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# K. Popper - Logic scientific discovery

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class α has the property β, then this information is irrelevant if β and γ
are mutually independent within α; irrelevant namely, to the question
whether this element also has the property γ, or not.*1 If, on the other
hand, we know that γ occurs more often (or less often) in the subclass
α.β (which has been selected from α according to β), then the infor-
mation that an element has the property β is relevant to the question
whether this element also has the property γ or not.5

3 Hausdorﬀ, Berichte über die Verhandlungen der sächsischen Ges. d. Wissenschaften, Leipzig, mathem.-
physik. Klasse 53, 1901, p. 158.
4 It is even triply symmetrical, i.e. for α, β and γ, if we assume β and γ also to be ﬁnite. For
the proof of the symmetry assertion cf. appendix ii, (1s) and (1s). *The condition of
ﬁnitude for triple symmetry asserted in this note is insuﬃcient. I may have intended to
express the condition that β and γ are bounded by the ﬁnite reference class α, or, most
likely, that α should be our ﬁnite universe of discourse. (These are suﬃcient conditions.)
The insuﬃciency of the condition, as formulated in my note, is shown by the following
counter-example. Take a universe of 5 buttons; 4 are round (α); 2 are round and black
(αβ); 2 are round and large (αγ); 1 is round, black, and large (αβγ); and 1 is square,
black, and large (�βγ). Then we do not have triple symmetry since αF″ (γ) ≠ βF″ (γ).
*1 Thus any information about the possession of properties is relevant, or irrelevant, if
and only if the properties in question are, respectively, dependent or independent. Rele-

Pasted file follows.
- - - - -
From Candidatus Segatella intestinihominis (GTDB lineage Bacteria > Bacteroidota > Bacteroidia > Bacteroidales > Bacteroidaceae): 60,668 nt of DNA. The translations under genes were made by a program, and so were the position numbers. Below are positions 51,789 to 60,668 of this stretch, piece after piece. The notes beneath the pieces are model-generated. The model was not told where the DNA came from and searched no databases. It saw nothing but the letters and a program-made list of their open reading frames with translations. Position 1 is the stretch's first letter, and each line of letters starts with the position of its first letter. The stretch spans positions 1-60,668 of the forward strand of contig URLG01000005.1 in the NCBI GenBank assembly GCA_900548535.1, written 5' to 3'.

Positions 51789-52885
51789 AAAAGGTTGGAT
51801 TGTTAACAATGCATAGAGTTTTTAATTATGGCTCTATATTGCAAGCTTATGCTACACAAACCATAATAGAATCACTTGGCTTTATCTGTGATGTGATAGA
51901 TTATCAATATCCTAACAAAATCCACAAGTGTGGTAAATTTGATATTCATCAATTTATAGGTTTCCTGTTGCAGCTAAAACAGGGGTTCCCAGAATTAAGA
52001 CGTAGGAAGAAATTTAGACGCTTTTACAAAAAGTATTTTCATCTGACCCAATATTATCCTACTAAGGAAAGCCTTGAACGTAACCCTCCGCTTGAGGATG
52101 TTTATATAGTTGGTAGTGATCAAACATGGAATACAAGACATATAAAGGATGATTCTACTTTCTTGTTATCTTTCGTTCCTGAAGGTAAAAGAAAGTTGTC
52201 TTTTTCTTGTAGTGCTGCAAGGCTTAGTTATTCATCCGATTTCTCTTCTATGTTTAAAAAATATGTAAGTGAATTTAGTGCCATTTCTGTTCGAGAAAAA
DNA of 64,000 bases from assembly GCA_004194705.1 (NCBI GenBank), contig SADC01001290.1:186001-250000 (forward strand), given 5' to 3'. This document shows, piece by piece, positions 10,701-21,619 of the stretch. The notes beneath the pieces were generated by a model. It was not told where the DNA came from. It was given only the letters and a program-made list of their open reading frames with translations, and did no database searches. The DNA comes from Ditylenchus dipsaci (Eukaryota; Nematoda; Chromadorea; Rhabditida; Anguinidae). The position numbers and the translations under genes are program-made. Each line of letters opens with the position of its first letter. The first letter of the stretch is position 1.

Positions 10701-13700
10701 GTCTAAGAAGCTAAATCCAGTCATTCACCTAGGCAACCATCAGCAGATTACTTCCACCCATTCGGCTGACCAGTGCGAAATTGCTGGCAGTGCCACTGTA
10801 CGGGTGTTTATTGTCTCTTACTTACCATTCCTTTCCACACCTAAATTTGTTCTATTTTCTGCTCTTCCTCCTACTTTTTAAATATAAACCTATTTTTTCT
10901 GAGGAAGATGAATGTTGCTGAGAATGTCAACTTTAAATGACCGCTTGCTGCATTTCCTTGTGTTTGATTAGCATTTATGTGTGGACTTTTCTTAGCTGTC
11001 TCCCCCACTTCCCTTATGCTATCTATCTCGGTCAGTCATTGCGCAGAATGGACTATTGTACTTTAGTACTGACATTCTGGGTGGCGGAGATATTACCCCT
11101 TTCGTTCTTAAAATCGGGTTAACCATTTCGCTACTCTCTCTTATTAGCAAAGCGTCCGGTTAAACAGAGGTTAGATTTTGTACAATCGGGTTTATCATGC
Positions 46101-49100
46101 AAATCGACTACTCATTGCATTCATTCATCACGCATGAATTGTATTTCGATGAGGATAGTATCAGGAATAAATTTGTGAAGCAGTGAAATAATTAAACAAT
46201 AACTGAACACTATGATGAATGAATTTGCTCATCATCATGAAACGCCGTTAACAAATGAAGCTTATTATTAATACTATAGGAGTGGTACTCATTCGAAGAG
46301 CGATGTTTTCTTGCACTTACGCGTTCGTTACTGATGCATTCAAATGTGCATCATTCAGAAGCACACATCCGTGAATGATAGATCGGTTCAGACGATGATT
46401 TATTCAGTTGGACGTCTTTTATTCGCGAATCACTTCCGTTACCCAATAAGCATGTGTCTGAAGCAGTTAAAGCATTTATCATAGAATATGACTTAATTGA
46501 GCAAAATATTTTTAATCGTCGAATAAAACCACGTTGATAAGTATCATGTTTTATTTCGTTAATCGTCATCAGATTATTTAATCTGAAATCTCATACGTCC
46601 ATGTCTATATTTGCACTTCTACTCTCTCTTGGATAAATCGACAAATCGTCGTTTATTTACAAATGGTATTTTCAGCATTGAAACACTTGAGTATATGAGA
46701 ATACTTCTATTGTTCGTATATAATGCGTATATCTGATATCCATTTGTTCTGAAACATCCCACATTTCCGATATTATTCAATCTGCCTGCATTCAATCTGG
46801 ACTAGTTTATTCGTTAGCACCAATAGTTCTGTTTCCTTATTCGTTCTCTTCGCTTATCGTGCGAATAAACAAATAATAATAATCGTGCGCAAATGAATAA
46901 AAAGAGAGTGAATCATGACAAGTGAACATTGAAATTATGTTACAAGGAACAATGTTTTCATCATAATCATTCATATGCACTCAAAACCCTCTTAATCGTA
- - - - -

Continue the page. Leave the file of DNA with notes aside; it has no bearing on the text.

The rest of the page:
vance can thus be deﬁned in terms of dependence, but the reverse is not the case. (Cf. the
next footnote, and note *1 to section 55.)
5 Keynes objected to the frequency theory because he believed that it was impossible to
deﬁne relevance in its terms; cf. op. cit., pp. 103 ﬀ. *In fact, the subjective theory cannot deﬁne
(objective) independence, which is a serious objection as 1 show in my Postscript, chapter *ii,
especially sections *40 to *43.

some structural components of a theory of experience146

54 FINITE SEQUENCES. ORDINAL SELECTION AND
NEIGHBOURHOOD SELECTION

Let us suppose that the elements of a ﬁnite reference-class α are numbered
(for instance that a number is written on each button in the box), and
that they are arranged in a sequence, in accordance with these ordinal
numbers. In such a sequence we can distinguish two kinds of selection
which have special importance, namely selection according to the
ordinal number of an element, or brieﬂy, ordinal selection, and
selection according to its neighbourhood.

Ordinal selection consists in making a selection, from the sequence α, in
accordance with a property β which depends upon the ordinal number
of the element (whose selection is to be decided on). For example β
may be the property even, so that we select from α all those elements
whose ordinal number is even. The elements thus selected form a
selected sub-sequence. Should a property γ be independent of an ordinal
selection according to β, then we can also say that the ordinal selection is
independent with respect to γ; or we can say that the sequence α is,
with respect to γ, insensitive to a selection of β-elements.

Neighbourhood selection is made possible by the fact that, in ordering the
elements in a numbered sequence, certain neighbourhood relations are
created. This allows us, for example, to select all those members whose
immediate predecessor has the property γ; or, say, those whose ﬁrst
and second predecessors, or whose second successor, have the property
γ; and so on.

Thus if we have a sequence of events—say tosses of a coin—we have
to distinguish two kinds of properties: its primary properties such as
‘heads’ or ‘tails’, which belong to each element independently of its